• Ask a Cop

    Got a question? Send it to Lt. Bob Dunn, public information officer. We'll publish answers to the most interesting ones.
  • Need Help?

    For non-emergencies, call (714) 765-1900.
    911 for emergencies
  • RSS Anaheim News

    • An error has occurred; the feed is probably down. Try again later.
  • RSS OC Crime News

    • An error has occurred; the feed is probably down. Try again later.

Retiring Anaheim sergeant worked drugs, gangs and supervised police leaders

Sgt. Michael Bustamante

Sgt. Michael Bustamante

Retiring Anaheim Sgt. Michael Bustamante took time Thursday to reflect on a more than three-decade career in law enforcement.

“I honestly don’t know what to do with myself,” said Bustamante, who turned in his badge later that day.  “The clock is ticking, but time seems to be standing still.”

Bustamante began his career as a cadet in 1980 after growing up in Pico Rivera. He saw a flier for the position while studying Criminal Science at Fullerton Community College.  Fullerton Ofc. Tommy De La Rosa pushed him in that direction, and served as a mentor early in Bustamante’s career.

“It was funny.  We bumped into each other a few years after I graduated the academy and were both like, ‘I know you from somewhere,’” he said.

The two worked together frequently as undercover investigators and became friends until De La Rosa’s untimely death in June, 1990 when he was ambushed by drug dealers while working a case.

“Oh it definitely had an impact on me both in terms of career and personally,” said Bustamante.  “He was about 10 years older than me and was a type of mentor.  After that, I made the decision not to grow as close to my fellow officers.  I couldn’t go through that pain again.”

Bustamante joined the narcotics unit and eventually made his way up to the major narcotics team and dealt with the illegal import and sale of drugs during the late 80’s – seizing countless kilos of cocaine worth millions of dollars.

He later transferred to the gang unit in an era he describes as “the height on sensationalism of gangs.  Every street had some new gang, each bringing a different challenge,” he said.

Bustamante worked seven years as an investigator between the narcotics and gang units and credits much of his development into the cop he became to that time.

From there, he returned to patrol as a field training officer, and relished the leadership and responsibility. Bustamante supervised then Ofc. Raul Quezada – now interim police chief –in the squad he managed and personally trained now Lt. Tim Schmidt, APD’s new public information officer.

Last year he was involved in a shooting that involved a suspect with an eight-inch knife. The District Attorney recently ruled the shooting was justified.

“It took all the experience from every job I had at the department to cope with everything that came from that unfortunate situation,” he said.

Bustamante has also raised three children: his oldest daughter just graduated from the OCSD police academy, his son is a Marine tanker, and his youngest daughter is in her second year of a full scholarship to play soccer at UC Riverside.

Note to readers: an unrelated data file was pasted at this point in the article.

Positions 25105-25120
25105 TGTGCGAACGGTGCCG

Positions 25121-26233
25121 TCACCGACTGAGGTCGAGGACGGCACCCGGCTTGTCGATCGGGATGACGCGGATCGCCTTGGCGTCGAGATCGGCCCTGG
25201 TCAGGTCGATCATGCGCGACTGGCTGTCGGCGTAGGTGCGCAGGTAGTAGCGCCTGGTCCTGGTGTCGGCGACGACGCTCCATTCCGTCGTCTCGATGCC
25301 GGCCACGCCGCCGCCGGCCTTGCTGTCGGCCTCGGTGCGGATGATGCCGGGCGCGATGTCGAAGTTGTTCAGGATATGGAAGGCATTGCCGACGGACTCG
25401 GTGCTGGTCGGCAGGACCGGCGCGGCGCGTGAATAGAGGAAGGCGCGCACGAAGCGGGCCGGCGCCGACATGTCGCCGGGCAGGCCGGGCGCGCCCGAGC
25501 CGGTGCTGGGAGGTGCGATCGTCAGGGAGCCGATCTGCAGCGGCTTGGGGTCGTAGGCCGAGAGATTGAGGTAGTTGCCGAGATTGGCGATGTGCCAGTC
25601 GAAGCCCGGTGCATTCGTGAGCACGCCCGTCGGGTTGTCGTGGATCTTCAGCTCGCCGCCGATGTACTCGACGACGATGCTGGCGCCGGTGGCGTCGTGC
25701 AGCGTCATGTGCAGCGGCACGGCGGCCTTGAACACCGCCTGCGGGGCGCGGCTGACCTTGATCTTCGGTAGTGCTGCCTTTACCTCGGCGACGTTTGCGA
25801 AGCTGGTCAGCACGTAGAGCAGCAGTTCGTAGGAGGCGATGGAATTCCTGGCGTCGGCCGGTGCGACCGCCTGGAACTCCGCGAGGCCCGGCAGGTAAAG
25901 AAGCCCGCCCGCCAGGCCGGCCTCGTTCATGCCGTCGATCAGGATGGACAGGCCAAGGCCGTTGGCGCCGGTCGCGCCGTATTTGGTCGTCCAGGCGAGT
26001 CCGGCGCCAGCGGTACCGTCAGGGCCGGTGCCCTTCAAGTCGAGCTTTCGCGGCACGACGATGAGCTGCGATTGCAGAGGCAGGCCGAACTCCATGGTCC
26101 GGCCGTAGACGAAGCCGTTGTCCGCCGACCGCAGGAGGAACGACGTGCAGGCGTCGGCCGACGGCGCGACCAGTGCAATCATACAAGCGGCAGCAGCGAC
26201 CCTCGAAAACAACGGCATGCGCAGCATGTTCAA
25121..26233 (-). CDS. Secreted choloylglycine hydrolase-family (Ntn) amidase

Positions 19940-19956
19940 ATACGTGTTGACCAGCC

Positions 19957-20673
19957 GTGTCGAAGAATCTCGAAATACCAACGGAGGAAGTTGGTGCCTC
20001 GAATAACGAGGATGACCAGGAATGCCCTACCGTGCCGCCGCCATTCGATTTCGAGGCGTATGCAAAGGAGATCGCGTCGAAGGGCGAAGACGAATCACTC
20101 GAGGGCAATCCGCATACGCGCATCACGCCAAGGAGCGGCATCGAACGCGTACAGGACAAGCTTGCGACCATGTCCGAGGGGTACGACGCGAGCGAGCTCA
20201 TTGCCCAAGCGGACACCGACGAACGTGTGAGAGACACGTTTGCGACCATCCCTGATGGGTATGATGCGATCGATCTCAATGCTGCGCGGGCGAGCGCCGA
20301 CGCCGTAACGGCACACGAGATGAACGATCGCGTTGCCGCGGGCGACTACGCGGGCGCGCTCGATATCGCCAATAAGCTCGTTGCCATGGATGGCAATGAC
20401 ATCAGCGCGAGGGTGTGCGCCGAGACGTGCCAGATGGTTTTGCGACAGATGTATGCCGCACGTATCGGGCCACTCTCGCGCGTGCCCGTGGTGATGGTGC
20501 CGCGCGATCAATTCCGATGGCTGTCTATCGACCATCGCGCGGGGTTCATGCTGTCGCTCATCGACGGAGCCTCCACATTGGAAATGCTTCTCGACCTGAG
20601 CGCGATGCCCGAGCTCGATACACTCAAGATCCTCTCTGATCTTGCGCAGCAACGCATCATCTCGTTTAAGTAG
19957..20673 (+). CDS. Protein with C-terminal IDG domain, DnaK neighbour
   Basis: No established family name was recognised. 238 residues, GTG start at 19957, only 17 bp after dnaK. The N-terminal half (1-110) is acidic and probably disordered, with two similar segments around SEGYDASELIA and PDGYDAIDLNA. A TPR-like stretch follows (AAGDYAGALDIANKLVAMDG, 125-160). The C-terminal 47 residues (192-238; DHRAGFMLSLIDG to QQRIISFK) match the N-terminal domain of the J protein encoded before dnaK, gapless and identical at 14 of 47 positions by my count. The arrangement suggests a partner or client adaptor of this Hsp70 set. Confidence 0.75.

“When I see the great things they’re doing and their bright futures ahead, this crazy ride I’ve been on is worthwhile a hundred times over.  They are by far my greatest accomplishment.”

Police help homeless couple reunite with family in Tennessee

The couple pose for a photo before taking a bus to meet relatives

The couple pose for a photo before taking a bus to meet relatives

Before mental illness and drugs took over, the woman living in a tent at Modjeska Park worked as a UPS manager and her boyfriend appraised real estate.

Rebecca Smith, 43, and Timothy Robinson, 42, told police they had been drug free for the past few months. All they needed now, said Anaheim Police Officer Mathew Beck, was transportation to Tennessee where relatives waited to help.

Thanks in part to the city’s focus on serving the homeless and its charitable partners, the couple have a roof over their heads today, family support and hope for a brighter future.

“They were super thankful,” Beck said in late October. “I called them this morning, and his mother got on the phone and thanked me for getting them home.”

The police department recognizes the importance of finding effective new methods to help homeless people get assistance.

As part of a city-wide strategy lead by the Community Services Department, the police department recently partnered with Orange Health Care Agency to create a Psychiatric Emergency Response Team (PERT).  The purpose of PERT is to be a field-based assistance provider to people with mental health issues. The PERT Team consists of a full-time mental health clinician, Mari Tafoya, and officers Beck and Jacques Laffoon.

They respond to calls involving the mentally ill and proactively contact the homeless to provide services.

When the need is care at a mental or heath care facility the PERT Team provides transportation, facility processing and arranges follow-up care.

Sometimes, all somebody needs is a ride home.  That was the case on Oct. 26 for Smith and Robinson.

After meeting the couple, Beck and Laffoon called Coast-to-Coast, a non-profit foundation based in Fullerton.  Its CEO and founder, Marie Avena, responded with two bus tickets to Tennessee.  Beck and Laffoon helped pack the couple’s belongings and drove them to the bus station.

An 11-year APD veteran, Beck – who was already unofficially considered APD’s “homeless liaison officer”  —  volunteered for the new role.  “It’s rewarding, especially after experiences like this,” he said. “That’s why we’re here – to help.”

And there is plenty of help needed.

In July 2013, the Orange County Homeless Count & Survey Report concluded that 22 percent of the county’s unsheltered homeless were mentally ill and 45 percent were chronic substance abusers.